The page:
Must Be 21

Cider Insider

By Mark Storer | September 16, 2016
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Apple cider. The name conjures images of sweet, amber soda. Allow it to turn “hard”—to develop alcohol—and it’s a temptingly tasty must-be-21 drink. While some keep their soda associations, the ciders that were a mainstay of American diets from the time of the country’s founding weren’t sweet. They were full of flavor, tart and refreshing.

Mark McTavish, founder and cider master of 101 Cider House in Westlake Village, wants to revive that tradition with their cider line, including Cactus Red. It’s a fusion of tradition blended with California flavors. Made with prickly pear from the Opuntia cactus and fresh Thai basil, “Cactus Red is entirely unique—a New Age cider for sure,” says McTavish.

In the bottle or the glass, the opaque pink beverage with natural carbonation is alluring and even a little fun.

The prickly pear’s citrus and watermelon flavors come alive, but don’t overwhelm. A mild salty taste is infused by the basil, and the combination is herbal and alluring. With alcohol levels at about 6.9%, it’s also quaffable.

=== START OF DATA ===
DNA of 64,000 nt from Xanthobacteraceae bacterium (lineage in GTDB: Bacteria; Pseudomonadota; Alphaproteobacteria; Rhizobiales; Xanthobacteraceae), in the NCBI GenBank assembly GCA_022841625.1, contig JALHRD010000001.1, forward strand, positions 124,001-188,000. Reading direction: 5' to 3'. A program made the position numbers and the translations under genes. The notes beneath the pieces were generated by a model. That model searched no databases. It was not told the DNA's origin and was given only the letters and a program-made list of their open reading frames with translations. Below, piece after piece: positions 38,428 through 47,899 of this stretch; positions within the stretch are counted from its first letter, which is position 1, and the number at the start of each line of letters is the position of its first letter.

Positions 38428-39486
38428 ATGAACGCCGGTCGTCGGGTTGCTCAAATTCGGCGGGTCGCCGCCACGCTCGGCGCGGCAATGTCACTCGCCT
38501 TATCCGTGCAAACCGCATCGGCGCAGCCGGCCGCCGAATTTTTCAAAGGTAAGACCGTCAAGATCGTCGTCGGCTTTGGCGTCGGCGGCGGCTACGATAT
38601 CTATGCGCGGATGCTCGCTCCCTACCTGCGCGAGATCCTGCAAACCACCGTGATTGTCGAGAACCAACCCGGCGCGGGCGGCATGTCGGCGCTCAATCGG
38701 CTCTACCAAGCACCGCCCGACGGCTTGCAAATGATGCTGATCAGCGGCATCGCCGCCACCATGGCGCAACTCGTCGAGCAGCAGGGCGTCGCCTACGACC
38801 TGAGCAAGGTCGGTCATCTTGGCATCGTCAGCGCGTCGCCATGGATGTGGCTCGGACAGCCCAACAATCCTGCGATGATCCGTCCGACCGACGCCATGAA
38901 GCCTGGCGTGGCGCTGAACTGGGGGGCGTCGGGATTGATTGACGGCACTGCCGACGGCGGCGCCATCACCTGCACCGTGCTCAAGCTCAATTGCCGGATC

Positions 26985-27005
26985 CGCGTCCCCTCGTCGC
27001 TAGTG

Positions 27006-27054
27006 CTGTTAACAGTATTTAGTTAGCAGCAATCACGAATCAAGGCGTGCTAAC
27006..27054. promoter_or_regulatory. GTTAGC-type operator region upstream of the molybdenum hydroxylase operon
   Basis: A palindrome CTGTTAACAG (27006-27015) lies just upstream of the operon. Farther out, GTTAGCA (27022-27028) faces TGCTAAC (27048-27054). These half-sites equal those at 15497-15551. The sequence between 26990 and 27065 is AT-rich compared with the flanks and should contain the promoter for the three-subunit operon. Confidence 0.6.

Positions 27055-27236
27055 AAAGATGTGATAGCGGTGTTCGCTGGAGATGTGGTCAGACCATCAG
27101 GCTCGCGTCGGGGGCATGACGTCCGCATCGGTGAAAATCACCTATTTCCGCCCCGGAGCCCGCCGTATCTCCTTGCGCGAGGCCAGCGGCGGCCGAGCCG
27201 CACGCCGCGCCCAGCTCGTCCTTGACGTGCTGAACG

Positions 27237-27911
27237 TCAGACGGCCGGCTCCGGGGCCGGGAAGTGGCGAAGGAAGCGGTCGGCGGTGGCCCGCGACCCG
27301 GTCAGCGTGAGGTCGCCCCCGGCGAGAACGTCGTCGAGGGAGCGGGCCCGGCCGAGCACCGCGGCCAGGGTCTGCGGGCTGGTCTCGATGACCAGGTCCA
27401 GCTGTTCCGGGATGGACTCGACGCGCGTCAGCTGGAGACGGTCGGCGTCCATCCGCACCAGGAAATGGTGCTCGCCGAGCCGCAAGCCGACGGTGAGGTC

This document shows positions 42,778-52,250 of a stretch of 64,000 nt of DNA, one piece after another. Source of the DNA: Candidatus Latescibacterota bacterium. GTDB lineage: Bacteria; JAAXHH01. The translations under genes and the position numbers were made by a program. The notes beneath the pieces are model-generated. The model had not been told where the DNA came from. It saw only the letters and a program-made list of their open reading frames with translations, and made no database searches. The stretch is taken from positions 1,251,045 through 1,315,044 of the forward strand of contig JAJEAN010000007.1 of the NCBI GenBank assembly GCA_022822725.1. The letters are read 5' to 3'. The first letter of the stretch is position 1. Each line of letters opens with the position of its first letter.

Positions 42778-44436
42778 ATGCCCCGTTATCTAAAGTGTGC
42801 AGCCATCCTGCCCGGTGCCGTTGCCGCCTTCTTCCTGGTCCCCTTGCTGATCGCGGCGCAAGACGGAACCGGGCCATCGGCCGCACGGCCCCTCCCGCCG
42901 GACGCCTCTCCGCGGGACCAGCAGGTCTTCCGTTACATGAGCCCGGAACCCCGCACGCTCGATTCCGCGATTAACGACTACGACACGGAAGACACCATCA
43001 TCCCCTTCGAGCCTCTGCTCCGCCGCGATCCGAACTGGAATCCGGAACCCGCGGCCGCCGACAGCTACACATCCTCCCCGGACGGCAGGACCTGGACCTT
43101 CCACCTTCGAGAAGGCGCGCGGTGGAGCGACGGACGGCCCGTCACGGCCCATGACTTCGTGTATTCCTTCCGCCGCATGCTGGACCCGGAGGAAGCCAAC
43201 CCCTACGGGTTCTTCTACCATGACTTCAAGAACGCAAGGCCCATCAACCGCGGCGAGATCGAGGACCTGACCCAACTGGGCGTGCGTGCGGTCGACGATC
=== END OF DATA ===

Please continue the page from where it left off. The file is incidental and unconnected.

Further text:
“Cactus Red is food perfect,” says McTavish, meaning it pairs well with a variety of cheeses, meats, spicy dishes, salads, salty dishes and desserts. “With bursting acidity, it is a highly effective palate cleanser,” he adds.

Cactus Red is natural, raw, unfiltered and even probiotic, made from apples McTavish sources from orchards along the 101 Freeway from California to Oregon.

Called “spitters,” these cider apples are tart, sour, bitter and rock hard. So not what you’d want for eating, but great for cider. Their pulp and juice are brought to Westlake, where it ferments in its own natural yeast. A secondary malolactic fermentation happens because apples naturally contain malic acid.

The process takes three months with little manipulation. Only toward the end of production does he add Thai basil grown in Calabasas and prickly pear from Salinas.

McTavish describes this refreshing cider like L.A. rush hour: “End of a long day, as the sun is setting ... bright neon pink like the desert horizon, deceptively beautiful and inviting.”

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